FORMULA 1 MOTORSPORT NEWS

Fernando Alonso vents frustration at current Formula One regulations

Fernando Alonso admits he has been tempted to race in other motorsport categories because of the increasingly restrictive set of regulations governing Formula One.Alonso joined McLaren at the start of this year, but the team has made slow progress so far with new engine manufacturer Honda. In terms of results, it has been Alonso’s worst season since he made his debut with Minardi in 2001, but he insists it is not his car’s lack of pace that is bothering him.

Instead, Alonso says F1’s regulations and tyres are frustrating him, especially the limitation on testing which is set to be tightened further in 2016.

Fernando Alonso
Fernando Alonso

“I love motorsport, all the categories, and it is true that Formula One is not exactly the same, or as exciting as it was in the past – at least to me – to drive the cars two or three seconds faster than GP2 car,” he said. “For me right now, there is huge motivation and a fantastic project that I am in right now with McLaren-Honda.

“My first go-kart was a McLaren-Honda replica and now I am in a real McLaren-Honda, so I am enjoying this process of getting competitive starting from zero. But with no testing, with these tyres, with these limitations, with the calendar for example of next year, there is the temptation for other categories, that is true.”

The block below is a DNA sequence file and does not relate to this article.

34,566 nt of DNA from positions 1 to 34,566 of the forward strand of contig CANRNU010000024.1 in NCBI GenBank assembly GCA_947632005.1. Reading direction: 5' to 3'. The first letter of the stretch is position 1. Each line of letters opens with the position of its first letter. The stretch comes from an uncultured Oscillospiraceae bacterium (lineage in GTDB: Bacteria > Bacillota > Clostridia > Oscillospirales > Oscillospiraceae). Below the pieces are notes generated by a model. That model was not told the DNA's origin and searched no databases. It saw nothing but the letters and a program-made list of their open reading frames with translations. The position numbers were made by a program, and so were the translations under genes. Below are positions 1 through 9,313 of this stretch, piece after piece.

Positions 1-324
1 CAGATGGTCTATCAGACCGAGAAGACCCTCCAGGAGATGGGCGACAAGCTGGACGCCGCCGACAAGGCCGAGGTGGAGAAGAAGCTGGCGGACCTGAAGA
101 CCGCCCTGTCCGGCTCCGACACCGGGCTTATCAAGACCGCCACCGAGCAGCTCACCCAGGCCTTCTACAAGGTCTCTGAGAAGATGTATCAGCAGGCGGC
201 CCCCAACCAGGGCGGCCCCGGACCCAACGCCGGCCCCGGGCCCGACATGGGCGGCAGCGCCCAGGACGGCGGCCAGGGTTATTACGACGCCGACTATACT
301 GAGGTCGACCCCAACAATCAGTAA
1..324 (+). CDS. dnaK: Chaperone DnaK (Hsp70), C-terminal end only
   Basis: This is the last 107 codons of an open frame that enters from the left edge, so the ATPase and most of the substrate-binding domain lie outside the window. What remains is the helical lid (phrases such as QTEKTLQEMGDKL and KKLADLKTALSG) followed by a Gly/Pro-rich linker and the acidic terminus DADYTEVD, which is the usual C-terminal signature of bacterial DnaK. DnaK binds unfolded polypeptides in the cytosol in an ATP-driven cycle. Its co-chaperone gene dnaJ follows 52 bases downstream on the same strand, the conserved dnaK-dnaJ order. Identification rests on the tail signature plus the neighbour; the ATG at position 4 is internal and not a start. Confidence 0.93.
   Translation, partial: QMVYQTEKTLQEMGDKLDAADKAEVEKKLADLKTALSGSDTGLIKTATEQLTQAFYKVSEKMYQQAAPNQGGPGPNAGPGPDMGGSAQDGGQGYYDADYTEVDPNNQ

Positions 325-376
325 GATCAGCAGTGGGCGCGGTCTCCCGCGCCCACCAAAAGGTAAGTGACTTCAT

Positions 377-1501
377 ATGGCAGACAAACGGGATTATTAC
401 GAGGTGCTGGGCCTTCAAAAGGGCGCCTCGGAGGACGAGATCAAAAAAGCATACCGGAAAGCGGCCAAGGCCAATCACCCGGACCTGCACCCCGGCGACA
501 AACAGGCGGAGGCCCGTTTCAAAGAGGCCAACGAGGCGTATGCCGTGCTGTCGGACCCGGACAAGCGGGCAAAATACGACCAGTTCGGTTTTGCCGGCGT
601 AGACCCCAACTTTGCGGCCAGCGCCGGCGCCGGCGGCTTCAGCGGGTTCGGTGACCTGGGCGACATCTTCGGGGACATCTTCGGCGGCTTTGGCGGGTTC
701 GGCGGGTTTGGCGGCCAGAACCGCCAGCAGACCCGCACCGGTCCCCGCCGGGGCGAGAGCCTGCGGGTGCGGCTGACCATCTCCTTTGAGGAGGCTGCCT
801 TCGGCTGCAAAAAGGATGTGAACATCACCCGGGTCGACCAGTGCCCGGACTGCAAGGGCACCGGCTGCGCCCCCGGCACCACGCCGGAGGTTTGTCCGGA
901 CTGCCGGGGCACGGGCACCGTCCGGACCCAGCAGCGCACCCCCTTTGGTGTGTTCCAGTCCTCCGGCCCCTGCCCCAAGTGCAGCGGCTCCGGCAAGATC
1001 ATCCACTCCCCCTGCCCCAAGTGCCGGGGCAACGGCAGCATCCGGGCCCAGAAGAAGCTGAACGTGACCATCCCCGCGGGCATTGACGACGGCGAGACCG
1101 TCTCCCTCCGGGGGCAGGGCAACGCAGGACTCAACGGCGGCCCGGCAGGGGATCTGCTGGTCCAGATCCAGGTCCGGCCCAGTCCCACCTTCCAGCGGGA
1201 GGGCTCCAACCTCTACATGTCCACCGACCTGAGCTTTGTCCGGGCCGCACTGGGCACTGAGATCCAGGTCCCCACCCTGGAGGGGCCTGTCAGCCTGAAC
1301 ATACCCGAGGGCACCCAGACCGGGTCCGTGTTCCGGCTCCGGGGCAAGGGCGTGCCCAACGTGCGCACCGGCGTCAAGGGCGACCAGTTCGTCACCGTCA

McLaren boss Ron Dennis understands his driver’s complaints and believes the current limitations on testing are counterproductive from a cost perspective.

“I think Fernando shares my frustration – which is not being able to test when you are not competitive,” Dennis was quoted by Motorsport.com. “It is such a huge handicap. It is much more difficult to improve both the performance of the engine and the performance of the car.

“It actually doesn’t save money as we have to bring developments to the cars in quantities without proving it out. We don’t always get it right, and when we don’t get it right, we waste money. So it is a false economy. It is more about hampering the performance of the larger teams than it is about really saving money: it doesn’t save anybody money but the smaller teams.

“That isn’t what F1 is about. F1 is about competition, not about handicapping. And perversely the biggest handicap in F1 is no testing.”

Story by: ESPN